Lars Nyberg and Sara Pudas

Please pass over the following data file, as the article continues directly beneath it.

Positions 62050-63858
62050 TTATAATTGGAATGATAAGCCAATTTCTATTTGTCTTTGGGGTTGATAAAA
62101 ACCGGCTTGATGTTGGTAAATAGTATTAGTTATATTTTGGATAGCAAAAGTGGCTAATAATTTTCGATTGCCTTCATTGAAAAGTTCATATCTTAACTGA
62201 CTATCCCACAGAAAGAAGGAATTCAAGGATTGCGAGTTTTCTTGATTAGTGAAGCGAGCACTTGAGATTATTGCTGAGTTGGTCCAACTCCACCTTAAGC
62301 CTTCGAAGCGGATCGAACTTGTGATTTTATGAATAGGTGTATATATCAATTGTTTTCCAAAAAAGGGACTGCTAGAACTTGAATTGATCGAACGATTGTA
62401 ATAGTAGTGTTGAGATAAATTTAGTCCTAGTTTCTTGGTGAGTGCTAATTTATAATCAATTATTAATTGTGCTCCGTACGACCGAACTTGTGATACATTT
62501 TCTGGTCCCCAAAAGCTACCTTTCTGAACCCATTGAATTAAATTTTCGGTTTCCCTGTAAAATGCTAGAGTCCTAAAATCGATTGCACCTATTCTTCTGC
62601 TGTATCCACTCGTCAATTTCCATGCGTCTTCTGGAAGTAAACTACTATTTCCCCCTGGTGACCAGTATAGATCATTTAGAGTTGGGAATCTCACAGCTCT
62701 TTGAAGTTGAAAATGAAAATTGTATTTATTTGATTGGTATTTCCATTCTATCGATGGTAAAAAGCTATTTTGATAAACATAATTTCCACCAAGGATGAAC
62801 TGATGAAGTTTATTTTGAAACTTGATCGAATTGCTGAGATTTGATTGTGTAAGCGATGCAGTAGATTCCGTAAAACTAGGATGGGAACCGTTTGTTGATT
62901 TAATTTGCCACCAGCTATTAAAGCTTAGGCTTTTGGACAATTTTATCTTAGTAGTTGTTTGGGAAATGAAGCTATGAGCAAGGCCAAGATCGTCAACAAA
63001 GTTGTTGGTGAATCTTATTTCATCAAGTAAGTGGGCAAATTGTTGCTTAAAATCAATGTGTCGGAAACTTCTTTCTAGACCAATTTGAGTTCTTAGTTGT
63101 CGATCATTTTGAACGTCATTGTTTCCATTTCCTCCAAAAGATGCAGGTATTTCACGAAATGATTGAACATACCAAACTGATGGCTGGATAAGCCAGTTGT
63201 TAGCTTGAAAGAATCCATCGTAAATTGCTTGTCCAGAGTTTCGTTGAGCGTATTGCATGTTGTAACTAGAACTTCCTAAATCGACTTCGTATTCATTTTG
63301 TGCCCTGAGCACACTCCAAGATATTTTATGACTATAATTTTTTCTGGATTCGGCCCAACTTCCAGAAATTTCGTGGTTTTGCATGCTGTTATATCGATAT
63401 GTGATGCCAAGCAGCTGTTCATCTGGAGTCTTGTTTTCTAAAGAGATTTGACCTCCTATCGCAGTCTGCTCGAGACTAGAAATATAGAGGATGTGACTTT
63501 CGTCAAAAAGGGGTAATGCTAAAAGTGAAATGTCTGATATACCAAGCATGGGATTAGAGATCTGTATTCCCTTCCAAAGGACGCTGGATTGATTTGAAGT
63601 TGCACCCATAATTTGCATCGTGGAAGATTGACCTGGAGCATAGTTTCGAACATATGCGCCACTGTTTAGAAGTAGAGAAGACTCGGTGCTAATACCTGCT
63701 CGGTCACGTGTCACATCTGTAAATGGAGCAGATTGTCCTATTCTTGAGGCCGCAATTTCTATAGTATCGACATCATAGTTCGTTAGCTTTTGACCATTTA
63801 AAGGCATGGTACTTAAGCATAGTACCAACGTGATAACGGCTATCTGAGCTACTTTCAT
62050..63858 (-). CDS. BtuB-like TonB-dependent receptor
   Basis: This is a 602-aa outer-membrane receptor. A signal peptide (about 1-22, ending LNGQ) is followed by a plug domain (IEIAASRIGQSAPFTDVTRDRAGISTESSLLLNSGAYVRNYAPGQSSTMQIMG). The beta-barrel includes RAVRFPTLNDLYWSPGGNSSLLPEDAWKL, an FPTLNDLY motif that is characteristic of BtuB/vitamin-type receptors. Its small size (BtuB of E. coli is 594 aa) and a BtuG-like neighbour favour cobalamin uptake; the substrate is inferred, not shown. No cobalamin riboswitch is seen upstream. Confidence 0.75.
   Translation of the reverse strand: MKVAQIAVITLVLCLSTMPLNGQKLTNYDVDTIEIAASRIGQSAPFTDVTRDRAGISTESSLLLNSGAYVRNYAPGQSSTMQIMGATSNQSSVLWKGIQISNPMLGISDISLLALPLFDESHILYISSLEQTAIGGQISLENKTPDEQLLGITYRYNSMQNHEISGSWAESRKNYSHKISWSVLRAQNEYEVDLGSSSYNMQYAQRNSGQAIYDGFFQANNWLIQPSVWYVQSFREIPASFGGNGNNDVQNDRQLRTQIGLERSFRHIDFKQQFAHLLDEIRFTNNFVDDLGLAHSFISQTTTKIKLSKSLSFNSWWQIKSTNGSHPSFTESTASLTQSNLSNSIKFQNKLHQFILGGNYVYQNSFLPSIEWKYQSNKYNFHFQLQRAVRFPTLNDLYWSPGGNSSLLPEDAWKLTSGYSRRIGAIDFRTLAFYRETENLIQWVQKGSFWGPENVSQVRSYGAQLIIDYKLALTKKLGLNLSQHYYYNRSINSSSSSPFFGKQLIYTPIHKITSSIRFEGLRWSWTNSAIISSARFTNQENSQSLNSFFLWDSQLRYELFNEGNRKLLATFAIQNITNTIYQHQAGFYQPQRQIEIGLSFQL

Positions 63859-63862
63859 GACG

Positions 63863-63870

For more than 50 years, psychologists, gerontologists, and, more recently, neuroscientists have considered the possibility of successful aging. How to define successful aging remains debated, but well-preserved age-sensitive cognitive functions, like episodic memory, is an often-suggested criterion. Evidence for successful memory aging comes from cross-sectional and lon-gitudinal studies showing that some older individuals display high and sta-ble levels of performance. Successful memory aging may be accomplished via multiple paths. One path is through brain maintenance, or relative lack of age-related brain pathology. Through another path, successful memory aging can be accomplished despite brain pathology by means of efficient compensatory and strategic processes. Genetic, epigenetic, and lifestyle fac-tors influence memory aging via both paths. Some of these factors can be promoted throughout the life course, which, at the individual as well as the societal level, can positively impact successful memory aging.
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